Stephanie Caspelich

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Cambodian American Heritage Museum: A Story of Remembrance and Renewal

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Cambodian American Heritage Museum

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The Cambodian American Heritage Museum has been a place of refuge and renewal in the northwest side neighborhood of Albany Park since 2004. It has been a source of inspiration and hope for many.

The current exhibit dubbed “The Killing Fields Memorial” was conceived by the Cambodian Association of Illinois and born out of the willingness of genocide survivors to share their stories and the determination of family members to make sure their voices are heard.

“Our building was located at Lawrence and Winthrop in the Uptown neighborhood of Chicago from the 80s to the early 90s,” said Anneth Houy, CAI director of youth programs and arts and culture coordinator. “Then there was a campaign to find a center for healing and cultural activities that would be central to community members in Albany Park and Uptown. We moved to 2831 W. Lawrence Ave. in 1999 and expanded, into what was once a vacant lot, to build the museum.”

The two-story building, which combines brick, black steel and intricately carved stone sculptures, houses the only public museum and memorial in the United States dedicated to the remembrance of Cambodian people, history and culture.

John Kelly Architects designed the building, Amy Richards conceptualized the exhibit and a group of Cambodian American graphic designers reproduced the photographs on display.

According to the 2000 U.S. Census, there were 2,879 Cambodians living in Illinois. Houy believes the community was “underrepresented” and estimates close to 5,000 Cambodians residing in Illinois at present, 3,500 of which live in Chicago.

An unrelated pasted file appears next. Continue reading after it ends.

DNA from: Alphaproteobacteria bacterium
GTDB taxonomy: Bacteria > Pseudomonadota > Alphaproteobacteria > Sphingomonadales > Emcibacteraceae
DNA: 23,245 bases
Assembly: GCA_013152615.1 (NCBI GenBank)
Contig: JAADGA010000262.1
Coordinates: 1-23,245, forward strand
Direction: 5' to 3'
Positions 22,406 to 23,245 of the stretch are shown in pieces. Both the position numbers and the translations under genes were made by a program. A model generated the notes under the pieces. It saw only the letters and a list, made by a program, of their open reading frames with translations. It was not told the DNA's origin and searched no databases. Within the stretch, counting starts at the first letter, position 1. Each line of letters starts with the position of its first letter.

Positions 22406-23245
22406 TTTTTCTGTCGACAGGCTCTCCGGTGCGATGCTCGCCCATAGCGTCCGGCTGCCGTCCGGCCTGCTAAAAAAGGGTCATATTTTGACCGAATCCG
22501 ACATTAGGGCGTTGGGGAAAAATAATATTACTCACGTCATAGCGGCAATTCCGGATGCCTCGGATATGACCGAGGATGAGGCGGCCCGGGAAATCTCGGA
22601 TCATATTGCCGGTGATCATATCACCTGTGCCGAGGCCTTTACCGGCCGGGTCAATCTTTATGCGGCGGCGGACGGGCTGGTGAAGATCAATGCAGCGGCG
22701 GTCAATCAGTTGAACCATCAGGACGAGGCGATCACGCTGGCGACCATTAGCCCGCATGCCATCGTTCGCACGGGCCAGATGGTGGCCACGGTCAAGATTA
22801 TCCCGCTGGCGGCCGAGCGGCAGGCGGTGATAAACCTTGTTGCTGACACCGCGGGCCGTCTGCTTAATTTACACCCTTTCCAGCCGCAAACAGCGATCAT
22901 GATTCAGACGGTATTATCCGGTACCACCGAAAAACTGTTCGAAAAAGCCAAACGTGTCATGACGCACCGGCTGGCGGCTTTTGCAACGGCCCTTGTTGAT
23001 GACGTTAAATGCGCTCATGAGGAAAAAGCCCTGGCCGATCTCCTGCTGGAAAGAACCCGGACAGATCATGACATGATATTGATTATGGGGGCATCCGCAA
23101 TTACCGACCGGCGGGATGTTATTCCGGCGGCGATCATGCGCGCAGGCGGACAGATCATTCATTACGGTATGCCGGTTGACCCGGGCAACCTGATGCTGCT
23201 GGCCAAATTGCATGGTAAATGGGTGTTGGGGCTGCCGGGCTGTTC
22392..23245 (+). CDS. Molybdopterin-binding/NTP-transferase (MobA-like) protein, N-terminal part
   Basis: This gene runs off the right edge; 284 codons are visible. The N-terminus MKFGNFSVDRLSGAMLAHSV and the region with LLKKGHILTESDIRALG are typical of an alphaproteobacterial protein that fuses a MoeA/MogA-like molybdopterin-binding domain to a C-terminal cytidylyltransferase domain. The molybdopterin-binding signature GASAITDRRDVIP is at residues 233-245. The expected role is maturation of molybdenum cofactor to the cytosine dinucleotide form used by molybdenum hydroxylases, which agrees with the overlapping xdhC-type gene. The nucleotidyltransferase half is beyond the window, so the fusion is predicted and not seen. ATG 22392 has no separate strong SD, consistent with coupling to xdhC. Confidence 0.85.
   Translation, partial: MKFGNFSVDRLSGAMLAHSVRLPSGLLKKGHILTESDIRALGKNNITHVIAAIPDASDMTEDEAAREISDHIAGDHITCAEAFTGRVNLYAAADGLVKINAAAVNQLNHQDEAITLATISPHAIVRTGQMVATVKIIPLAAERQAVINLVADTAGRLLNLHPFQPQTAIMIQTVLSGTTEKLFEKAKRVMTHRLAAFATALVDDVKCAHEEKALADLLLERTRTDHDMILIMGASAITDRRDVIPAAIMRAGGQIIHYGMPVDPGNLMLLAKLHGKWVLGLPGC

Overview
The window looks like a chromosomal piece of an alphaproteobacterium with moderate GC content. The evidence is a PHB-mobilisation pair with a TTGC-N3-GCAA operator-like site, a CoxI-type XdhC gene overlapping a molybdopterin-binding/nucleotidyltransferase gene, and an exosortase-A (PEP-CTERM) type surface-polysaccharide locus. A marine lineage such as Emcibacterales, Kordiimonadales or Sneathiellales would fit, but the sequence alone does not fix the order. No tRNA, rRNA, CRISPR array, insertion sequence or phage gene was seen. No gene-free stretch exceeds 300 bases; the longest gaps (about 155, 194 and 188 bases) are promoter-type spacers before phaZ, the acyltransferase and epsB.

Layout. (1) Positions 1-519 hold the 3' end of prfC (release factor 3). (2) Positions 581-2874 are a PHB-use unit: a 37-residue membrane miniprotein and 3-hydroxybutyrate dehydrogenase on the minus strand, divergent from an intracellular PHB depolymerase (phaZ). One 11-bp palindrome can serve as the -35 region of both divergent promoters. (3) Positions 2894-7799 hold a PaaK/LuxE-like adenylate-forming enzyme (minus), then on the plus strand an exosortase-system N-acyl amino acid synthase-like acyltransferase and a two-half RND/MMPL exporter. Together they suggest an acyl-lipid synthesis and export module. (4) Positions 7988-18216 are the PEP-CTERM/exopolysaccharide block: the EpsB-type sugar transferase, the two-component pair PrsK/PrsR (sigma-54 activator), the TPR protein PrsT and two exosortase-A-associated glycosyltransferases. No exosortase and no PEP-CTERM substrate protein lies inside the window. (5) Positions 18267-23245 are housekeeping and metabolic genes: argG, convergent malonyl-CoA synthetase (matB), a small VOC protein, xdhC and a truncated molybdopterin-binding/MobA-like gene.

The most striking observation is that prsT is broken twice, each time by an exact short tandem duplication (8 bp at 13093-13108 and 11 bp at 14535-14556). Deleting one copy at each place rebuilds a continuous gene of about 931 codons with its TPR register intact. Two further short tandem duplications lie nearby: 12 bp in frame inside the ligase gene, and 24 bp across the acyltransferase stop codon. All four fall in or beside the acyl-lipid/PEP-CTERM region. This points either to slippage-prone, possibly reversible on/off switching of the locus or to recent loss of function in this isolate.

“In 2006, CAI conducted oral life history interviews with 48 genocide survivors living in Illinois,” said Houy. “We chose four individuals and one couple based on their unique experiences, the different regions they are from and difference social classes they belong. The quotes in the exhibit are theirs and videos show the testimonies of these survivors.”

The exhibit is divided into four sections based on the timeline of events that occurred during the genocide: Clearing the Cities, Destroying Society, Constant Fear and The Killing Fields. Each section shows life during the genocide through photographs on which survivor’s quotes are printed; artifacts used to eat, plow the land or most cases torture prisoners are displayed; and propaganda slogans printed on red banners overhead.

It is designed to take visitors on the same dark journey Cambodians started on April 17, 1975. The story on the panels begin with displacement, loss of identity, humiliation then gradually turn into indoctrination, mistrust, denigration and end up in violation, torture and death.

Guests and community members alike are drawn to the back of the exhibit area where the unmitigated presence of the Buddha statue provides peace and solace to all those who enter the Wall of Remembrance.

According to Houy, 90 percent of Cambodians practice Buddhism while the rest are a mix of Muslims and Christians.

“This space has been a constant source of healing for us,” said Houy. “It took our community 30 years to feel comfortable sharing these painful experiences. The support we receive has allowed us to share the stories with the younger generation, move past these events and promote Cambodian arts and culture.”

The wall consists of 80 glass panels arranged in four rows. Each panel can hold up to 25,000 names bringing the total names memorialized to two million upon completion. The panel in the front row is filled with names submitted by residents of Illinois. CAI is working to collect more names from survivors all over the U.S. and Cambodia.

In the center, dividing the glass wall, is a stone pillar etched with a lotus flower (In Buddhism, the lotus is the symbol of purity and enlightenment.) along with the Cambodian American community’s mantra: We continue our journey with compassion, understanding and wisdom.

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Written by Stephanie Caspelich

February 15, 2012 at 6:36 pm

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